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Types of Scientific Meetings

To share knowledge, experience and expertise, the ICMM may organize Congresses, Courses, Conferences, Seminars, Symposiums, Colloquiums, Workshops, Roundtables,... .

Types of Scientific Meetings

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TYPES OF SCIENTIFIC MEETINGS

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TYPES OF SCIENTIFIC MEETINGS
That may be organized under the aegis of the ICMM

International Congresses of Military Medicine under the Aegis of the ICMM
They are events of great magnitude, scientific and professional, having a shape and content specialised in the various fields of military medicine and involving between 350 and 2,000 people. A conference is generally composed of plenary sessions and sub-plenary, as well as a number of simultaneous meetings on different topics. A congress is often a set of lectures more or less closely related that fall within an organizational framework around a single unifying theme so for example “Military Medicine and Diaster Management”.

They are held biennially in odd years for the World Congresses, even years for Regional Congresses.

The program will also include a meeting of the General Assembly of the ICMM (in ICMM World Congresses), or the Regional Assembly's Regional Working Group (RWG) concerned (in ICMM Regional Congresses), an exhibition organized by the pharmaceutical industry, a cultural show, formal meals, a half-day tourism, etc.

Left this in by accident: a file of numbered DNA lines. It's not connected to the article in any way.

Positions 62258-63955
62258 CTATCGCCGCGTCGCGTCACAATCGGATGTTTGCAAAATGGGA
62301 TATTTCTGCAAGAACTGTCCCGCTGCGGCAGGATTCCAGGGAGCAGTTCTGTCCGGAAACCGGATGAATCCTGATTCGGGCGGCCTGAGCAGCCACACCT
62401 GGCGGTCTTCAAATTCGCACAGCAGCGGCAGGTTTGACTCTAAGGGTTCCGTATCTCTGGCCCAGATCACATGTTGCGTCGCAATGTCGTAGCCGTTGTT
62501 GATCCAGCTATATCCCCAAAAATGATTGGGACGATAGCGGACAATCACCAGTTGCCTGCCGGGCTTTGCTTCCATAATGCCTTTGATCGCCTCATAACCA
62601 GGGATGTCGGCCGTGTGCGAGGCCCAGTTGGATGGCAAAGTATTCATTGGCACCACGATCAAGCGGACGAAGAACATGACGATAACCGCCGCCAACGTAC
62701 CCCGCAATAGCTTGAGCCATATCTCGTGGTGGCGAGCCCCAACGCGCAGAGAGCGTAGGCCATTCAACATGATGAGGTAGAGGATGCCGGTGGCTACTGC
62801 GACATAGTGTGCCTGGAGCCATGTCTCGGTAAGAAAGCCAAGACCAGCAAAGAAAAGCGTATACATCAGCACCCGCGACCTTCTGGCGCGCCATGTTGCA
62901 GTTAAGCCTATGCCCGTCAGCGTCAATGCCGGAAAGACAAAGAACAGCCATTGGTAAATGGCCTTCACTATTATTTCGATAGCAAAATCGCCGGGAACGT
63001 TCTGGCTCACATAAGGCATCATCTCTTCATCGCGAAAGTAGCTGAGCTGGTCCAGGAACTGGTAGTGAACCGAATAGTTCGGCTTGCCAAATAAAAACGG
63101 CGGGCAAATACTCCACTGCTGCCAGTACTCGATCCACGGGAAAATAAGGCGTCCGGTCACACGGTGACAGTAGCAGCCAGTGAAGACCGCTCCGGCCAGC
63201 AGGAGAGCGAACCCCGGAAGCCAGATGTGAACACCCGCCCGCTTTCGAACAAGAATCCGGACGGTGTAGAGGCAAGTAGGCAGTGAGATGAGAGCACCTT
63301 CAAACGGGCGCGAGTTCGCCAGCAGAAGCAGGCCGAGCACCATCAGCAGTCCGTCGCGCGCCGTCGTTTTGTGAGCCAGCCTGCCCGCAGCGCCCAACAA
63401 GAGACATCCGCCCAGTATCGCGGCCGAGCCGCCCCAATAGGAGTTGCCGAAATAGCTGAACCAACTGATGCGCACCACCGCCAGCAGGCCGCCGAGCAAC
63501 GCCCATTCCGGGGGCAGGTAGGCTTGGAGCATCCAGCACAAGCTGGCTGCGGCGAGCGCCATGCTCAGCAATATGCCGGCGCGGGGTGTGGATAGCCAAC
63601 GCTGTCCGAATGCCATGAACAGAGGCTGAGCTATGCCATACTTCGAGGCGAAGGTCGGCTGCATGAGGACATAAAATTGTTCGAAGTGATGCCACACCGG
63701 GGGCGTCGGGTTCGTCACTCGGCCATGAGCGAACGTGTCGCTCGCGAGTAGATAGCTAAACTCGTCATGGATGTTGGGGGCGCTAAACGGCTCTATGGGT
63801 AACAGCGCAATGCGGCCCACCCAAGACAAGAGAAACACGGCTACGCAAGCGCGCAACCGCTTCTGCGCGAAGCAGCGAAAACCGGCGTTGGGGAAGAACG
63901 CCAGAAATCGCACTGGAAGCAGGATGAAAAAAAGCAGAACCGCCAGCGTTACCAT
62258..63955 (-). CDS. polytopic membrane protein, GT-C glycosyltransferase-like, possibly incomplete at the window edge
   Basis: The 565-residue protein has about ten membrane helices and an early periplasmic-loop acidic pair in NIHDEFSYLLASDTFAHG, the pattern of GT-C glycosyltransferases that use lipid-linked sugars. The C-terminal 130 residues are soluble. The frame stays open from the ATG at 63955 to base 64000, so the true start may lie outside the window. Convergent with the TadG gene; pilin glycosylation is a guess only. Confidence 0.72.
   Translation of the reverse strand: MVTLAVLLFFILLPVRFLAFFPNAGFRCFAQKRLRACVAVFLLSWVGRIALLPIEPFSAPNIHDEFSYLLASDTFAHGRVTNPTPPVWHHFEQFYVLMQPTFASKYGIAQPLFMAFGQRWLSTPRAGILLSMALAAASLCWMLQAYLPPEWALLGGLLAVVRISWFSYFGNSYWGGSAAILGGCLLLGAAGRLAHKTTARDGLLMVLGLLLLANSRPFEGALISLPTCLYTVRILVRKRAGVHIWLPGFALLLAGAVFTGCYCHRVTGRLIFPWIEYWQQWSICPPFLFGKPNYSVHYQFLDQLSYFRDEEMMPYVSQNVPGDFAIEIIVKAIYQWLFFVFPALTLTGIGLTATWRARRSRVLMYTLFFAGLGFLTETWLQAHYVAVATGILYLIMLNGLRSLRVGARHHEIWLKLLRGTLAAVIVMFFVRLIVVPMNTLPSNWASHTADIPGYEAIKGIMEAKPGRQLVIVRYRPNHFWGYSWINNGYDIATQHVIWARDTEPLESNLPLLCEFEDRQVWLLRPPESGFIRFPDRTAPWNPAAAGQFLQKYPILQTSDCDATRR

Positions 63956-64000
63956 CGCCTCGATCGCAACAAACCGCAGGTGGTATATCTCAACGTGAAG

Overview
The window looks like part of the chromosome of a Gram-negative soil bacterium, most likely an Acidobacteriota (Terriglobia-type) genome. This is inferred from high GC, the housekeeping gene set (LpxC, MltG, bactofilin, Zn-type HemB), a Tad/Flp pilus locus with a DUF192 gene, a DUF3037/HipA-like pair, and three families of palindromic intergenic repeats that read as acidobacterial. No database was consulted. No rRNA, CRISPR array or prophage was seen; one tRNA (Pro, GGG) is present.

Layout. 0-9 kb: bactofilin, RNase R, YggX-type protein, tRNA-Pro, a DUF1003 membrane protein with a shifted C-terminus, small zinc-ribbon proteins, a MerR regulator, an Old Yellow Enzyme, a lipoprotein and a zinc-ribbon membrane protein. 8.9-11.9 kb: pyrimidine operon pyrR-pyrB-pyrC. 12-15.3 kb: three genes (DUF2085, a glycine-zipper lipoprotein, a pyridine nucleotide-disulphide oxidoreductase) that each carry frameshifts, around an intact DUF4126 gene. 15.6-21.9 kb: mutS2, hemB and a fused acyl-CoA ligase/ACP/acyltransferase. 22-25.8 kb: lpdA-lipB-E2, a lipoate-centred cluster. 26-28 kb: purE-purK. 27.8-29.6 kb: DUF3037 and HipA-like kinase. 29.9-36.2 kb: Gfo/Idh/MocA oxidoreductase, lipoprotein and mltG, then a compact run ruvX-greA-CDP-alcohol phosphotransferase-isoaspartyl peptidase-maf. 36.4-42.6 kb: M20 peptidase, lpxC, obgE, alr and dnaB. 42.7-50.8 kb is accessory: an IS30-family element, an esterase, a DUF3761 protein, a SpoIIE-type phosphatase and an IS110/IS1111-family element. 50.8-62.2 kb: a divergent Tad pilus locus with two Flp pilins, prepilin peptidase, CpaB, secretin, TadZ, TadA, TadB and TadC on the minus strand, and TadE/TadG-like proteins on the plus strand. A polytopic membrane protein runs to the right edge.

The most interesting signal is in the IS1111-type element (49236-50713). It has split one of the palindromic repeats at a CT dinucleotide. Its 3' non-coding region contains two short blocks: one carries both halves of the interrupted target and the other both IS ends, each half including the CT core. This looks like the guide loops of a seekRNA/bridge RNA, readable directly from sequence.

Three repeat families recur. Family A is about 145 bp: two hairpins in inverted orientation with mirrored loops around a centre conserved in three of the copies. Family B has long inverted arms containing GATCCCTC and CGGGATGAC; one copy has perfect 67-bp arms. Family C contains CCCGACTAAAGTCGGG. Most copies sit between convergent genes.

A congress usually lasts between three and five days.

ICMM Conferences
Smaller organizational framework that Congresses, intended to accommodate 75 to 150 participants, the conferences can be selected by RWG for scientific meetings focused on a specific theme, organized between two regional congresses. They can sometimes replace a regional congress if budgetary or technical reasons prevent the organization of the latter. The conference content is specific. The major goal of the event is to provide an overview of the subject area and to discuss various issues.
A conference may include an exhibition organized by the pharmaceutical industry.

Examples:
- a conference on vaccinology in the military, introduced by a plenary session, followed by a series of workshops and concluded with a presentation summarizing the work done;
- a conference on the specifics of health support provided to troops deployed in extreme weather environments.
The usual duration is from one to two days.

ICMM Seminars
This is a catch-all term, which is widely used and can be adapted to many situations. A seminar is a framework bringing together generally about twenty people. It is devoted to learning, sharing of field experience and implementation of new developments in military medicine. It has a very specific content. It has a rather intensive pace and usually spans three to five days. Seminars aim to enhance professional skills. Participants enroll in a purpose of acquiring knowledge in a specific domain. This is also why a seminar can only accommodate a limited number of people.

A seminar may for example be devoted to:
- new methods for teaching International Humanitarian Law;
- the use of a new software to facilitate deployment planning of medical support provided to Peace Support Operations (PSO);
- or the latest advances in medical logistics applied to Military Relief Operations in Disaster.

ICMM Symposiums (or Colloquiums)